In light of the recent massive data breach, and October being National Cyber Security Awareness Month, Capitec Bank has outlined thirty tips to keep consumers from becoming targets.
As the world increasingly finds itself at the mercy of clever card crooks – one in three people polled in an ACI Worldwide survey had fallen victim to card crime over the past five years – South Africans are earning themselves the dubious title of being one of the nations where risky behaviour is most prevalent.
According to the report, South Africans are some of the world’s worst offenders when it comes to leaving their phones unlocked when they’re not using them (28% of South Africans surveyed), throwing documents with account numbers in the bin (26%) and using a public computer without security software for banking online (18%).
Francois Viviers, Executive of Marketing and Communications at Capitec Bank, says that while financial institutions have teams dedicated to protecting their clients against fraud, criminals move quickly and frequently invent new ways to defraud clients and corporates. “The banking industry is very proactive in trying to put in place measures to help clients. However, clients are advised to do all they can to protect themselves against crime. Getting to know the types of crime they are at risk of and learning what risky behaviours to avoid, are good starting points.”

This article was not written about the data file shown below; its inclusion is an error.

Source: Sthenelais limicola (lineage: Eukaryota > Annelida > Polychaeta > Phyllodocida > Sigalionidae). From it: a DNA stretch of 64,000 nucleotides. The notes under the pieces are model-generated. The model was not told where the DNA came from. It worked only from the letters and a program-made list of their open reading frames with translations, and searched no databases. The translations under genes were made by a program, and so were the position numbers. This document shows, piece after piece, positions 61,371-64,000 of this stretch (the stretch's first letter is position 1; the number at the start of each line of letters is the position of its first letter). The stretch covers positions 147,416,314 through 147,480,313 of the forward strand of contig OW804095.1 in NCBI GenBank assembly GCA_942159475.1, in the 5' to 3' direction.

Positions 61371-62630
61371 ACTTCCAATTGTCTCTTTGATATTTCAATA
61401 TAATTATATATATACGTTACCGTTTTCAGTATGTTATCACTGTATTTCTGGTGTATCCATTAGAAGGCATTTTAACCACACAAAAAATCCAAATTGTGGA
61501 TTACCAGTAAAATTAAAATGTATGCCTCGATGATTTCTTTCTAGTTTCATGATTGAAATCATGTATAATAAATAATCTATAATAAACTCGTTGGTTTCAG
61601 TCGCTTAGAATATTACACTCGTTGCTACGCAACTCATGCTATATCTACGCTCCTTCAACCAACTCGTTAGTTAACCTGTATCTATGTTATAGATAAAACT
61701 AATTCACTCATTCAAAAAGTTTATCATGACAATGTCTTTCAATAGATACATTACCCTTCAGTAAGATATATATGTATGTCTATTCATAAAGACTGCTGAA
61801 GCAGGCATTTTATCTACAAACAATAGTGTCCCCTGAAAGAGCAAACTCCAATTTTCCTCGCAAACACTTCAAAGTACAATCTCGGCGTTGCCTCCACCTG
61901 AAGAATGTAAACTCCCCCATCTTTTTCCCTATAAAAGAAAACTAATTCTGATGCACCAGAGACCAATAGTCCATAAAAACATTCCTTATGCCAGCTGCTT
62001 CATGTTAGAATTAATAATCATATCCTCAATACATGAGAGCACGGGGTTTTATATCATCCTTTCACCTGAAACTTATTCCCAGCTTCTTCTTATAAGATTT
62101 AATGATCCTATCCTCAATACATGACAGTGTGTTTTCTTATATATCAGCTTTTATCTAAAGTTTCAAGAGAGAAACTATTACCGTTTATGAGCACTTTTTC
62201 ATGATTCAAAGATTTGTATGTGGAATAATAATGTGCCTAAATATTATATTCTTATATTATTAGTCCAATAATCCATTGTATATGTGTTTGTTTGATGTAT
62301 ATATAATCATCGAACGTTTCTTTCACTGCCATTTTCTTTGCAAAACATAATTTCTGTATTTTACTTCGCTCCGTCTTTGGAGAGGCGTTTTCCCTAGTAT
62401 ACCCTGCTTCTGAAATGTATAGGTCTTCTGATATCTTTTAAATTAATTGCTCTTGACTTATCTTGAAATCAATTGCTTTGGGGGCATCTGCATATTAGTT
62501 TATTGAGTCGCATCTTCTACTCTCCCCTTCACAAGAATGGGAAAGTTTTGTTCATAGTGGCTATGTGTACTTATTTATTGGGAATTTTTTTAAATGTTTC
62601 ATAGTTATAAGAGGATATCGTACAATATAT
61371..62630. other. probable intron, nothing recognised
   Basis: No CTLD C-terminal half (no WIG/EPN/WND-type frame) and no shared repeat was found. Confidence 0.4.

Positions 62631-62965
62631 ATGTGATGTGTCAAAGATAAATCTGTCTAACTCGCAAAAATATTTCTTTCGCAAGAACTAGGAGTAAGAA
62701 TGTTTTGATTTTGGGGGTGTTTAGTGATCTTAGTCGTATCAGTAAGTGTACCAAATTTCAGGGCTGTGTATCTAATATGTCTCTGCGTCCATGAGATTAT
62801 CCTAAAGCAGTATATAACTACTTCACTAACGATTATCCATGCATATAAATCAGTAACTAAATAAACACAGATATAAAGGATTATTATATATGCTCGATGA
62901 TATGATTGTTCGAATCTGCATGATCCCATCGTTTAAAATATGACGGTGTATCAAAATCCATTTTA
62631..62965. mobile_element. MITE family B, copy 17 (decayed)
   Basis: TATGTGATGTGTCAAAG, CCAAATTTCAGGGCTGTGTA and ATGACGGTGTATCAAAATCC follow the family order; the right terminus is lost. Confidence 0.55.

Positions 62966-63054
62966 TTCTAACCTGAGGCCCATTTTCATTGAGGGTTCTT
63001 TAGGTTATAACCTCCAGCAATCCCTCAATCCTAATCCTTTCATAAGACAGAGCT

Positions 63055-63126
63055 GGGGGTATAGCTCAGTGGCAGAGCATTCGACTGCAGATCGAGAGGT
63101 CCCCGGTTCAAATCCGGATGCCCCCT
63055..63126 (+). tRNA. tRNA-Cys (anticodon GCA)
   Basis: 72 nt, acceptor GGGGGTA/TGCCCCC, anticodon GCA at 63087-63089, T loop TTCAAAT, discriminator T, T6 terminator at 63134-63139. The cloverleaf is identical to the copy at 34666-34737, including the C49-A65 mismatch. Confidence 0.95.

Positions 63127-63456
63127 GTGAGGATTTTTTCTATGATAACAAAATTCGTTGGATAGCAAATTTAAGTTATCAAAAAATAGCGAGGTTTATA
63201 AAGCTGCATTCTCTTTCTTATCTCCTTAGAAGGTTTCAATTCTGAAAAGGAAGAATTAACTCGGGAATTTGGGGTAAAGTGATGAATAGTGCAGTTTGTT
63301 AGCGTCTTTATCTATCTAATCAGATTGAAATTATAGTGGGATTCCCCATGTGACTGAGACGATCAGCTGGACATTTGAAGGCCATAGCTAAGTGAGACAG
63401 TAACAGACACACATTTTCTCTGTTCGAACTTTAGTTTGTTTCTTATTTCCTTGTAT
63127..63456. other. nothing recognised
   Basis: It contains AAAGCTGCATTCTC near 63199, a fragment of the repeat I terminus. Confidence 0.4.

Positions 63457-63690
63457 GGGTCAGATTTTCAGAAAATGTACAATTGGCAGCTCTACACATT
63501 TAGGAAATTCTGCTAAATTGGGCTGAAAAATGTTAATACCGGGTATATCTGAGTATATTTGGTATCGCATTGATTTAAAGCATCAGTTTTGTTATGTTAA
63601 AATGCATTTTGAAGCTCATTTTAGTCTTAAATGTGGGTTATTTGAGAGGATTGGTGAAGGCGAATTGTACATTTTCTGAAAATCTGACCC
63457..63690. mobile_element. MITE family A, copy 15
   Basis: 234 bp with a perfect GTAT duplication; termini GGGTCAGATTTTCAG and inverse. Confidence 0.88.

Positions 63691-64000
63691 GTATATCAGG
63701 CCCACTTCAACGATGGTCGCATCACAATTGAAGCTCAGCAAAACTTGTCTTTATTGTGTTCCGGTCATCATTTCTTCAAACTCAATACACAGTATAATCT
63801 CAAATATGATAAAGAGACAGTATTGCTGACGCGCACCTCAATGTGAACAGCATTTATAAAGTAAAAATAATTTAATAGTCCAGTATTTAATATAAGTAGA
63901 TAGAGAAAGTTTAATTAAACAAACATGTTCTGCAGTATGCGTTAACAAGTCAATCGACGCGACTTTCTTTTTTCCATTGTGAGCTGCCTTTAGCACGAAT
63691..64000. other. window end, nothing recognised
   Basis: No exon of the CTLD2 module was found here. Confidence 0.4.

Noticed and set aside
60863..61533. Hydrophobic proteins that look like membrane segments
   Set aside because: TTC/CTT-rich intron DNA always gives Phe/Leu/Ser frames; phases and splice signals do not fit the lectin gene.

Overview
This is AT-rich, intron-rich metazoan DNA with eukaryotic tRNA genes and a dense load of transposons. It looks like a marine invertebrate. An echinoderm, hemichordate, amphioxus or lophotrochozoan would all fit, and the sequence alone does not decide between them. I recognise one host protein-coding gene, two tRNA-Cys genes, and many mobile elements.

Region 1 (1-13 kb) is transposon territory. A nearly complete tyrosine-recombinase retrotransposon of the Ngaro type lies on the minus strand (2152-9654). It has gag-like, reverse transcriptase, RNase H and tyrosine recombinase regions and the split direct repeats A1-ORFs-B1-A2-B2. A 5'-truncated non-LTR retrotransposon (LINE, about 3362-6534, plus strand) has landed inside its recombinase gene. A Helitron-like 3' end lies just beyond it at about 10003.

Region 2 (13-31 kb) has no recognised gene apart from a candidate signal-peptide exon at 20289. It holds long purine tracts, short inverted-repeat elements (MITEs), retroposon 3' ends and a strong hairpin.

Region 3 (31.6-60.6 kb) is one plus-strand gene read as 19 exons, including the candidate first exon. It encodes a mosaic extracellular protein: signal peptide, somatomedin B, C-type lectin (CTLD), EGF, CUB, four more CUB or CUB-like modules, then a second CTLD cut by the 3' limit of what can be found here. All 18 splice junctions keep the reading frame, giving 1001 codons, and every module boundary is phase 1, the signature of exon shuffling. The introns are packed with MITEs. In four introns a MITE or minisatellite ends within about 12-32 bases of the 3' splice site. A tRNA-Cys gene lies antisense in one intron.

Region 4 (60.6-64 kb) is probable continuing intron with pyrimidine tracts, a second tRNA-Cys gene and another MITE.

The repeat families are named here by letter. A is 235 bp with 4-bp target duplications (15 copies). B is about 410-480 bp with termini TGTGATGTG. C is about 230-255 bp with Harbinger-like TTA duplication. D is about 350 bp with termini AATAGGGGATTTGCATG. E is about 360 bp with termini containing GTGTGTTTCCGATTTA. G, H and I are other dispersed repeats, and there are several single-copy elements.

To help keep your money safe avoid becoming a victim, Capitec outlines the main types of crime and offers tips for consumers to protect themselves.
1. ‘Card not present’ tips
CNP means neither you nor your card need to be present for fraudulent activity to occur, either online or telephonically. If a criminal has your stolen card or even just your card details (for a successful CNP transaction the card number, expiry date and CVV number are required), then they can make unauthorised purchases using your account.
Top tips to avoid CNP and other types of card theft:
1. Keep your card in sight when you are paying for items
2. Memorise your PIN – don’t share it with anyone or write it down and carry it around with you
3. Choose an unusual PIN – not 1111 or your birthday
4. Lock your phone
5. Don’t respond to competition SMSs or MMSs
6. Check the URL of every site you visit – never visit an e-commerce or banking site via a link. Rather type in the URL yourself
7. Avoid doing Internet banking in public areas like Internet Cafés
8. Ask your bank to set up your cellphone notification service